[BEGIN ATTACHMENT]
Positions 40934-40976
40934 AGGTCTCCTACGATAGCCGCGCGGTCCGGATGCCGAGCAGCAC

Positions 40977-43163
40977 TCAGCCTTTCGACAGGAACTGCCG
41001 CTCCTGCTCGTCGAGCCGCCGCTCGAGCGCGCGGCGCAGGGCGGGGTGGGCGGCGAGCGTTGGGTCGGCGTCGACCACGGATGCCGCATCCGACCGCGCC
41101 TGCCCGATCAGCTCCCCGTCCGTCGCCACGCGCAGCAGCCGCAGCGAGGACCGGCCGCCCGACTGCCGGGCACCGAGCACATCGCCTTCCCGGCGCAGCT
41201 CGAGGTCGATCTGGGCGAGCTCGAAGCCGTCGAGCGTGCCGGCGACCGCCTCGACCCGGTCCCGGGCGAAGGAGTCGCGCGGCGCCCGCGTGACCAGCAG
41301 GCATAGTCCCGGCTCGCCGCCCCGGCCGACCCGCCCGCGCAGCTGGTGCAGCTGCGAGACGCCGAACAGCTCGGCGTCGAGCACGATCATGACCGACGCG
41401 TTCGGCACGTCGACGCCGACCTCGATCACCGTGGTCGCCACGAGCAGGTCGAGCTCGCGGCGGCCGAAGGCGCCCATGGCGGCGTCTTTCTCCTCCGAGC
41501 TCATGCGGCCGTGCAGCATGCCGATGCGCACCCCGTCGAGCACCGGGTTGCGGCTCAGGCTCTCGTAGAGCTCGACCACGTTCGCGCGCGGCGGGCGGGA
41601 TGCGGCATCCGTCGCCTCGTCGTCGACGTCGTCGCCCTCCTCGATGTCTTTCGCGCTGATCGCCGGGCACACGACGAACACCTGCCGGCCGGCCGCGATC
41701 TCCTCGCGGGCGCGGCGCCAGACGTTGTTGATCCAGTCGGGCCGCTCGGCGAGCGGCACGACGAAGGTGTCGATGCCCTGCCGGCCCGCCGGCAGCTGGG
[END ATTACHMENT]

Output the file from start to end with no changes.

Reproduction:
Positions 40934-40976
40934 AGGTCTCCTACGATAGCCGCGCGGTCCGGATGCCGAGCAGCAC

Positions 40977-43163
40977 TCAGCCTTTCGACAGGAACTGCCG
41001 CTCCTGCTCGTCGAGCCGCCGCTCGAGCGCGCGGCGCAGGGCGGGGTGGGCGGCGAGCGTTGGGTCGGCGTCGACCACGGATGCCGCATCCGACCGCGCC
41101 TGCCCGATCAGCTCCCCGTCCGTCGCCACGCGCAGCAGCCGCAGCGAGGACCGGCCGCCCGACTGCCGGGCACCGAGCACATCGCCTTCCCGGCGCAGCT
41201 CGAGGTCGATCTGGGCGAGCTCGAAGCCGTCGAGCGTGCCGGCGACCGCCTCGACCCGGTCCCGGGCGAAGGAGTCGCGCGGCGCCCGCGTGACCAGCAG
41301 GCATAGTCCCGGCTCGCCGCCCCGGCCGACCCGCCCGCGCAGCTGGTGCAGCTGCGAGACGCCGAACAGCTCGGCGTCGAGCACGATCATGACCGACGCG
41401 TTCGGCACGTCGACGCCGACCTCGATCACCGTGGTCGCCACGAGCAGGTCGAGCTCGCGGCGGCCGAAGGCGCCCATGGCGGCGTCTTTCTCCTCCGAGC
41501 TCATGCGGCCGTGCAGCATGCCGATGCGCACCCCGTCGAGCACCGGGTTGCGGCTCAGGCTCTCGTAGAGCTCGACCACGTTCGCGCGCGGCGGGCGGGA
41601 TGCGGCATCCGTCGCCTCGTCGTCGACGTCGTCGCCCTCCTCGATGTCTTTCGCGCTGATCGCCGGGCACACGACGAACACCTGCCGGCCGGCCGCGATC
41701 TCCTCGCGGGCGCGGCGCCAGACGTTGTTGATCCAGTCGGGCCGCTCGGCGAGCGGCACGACGAAGGTGTCGATGCCCTGCCGGCCCGCCGGCAGCTGGG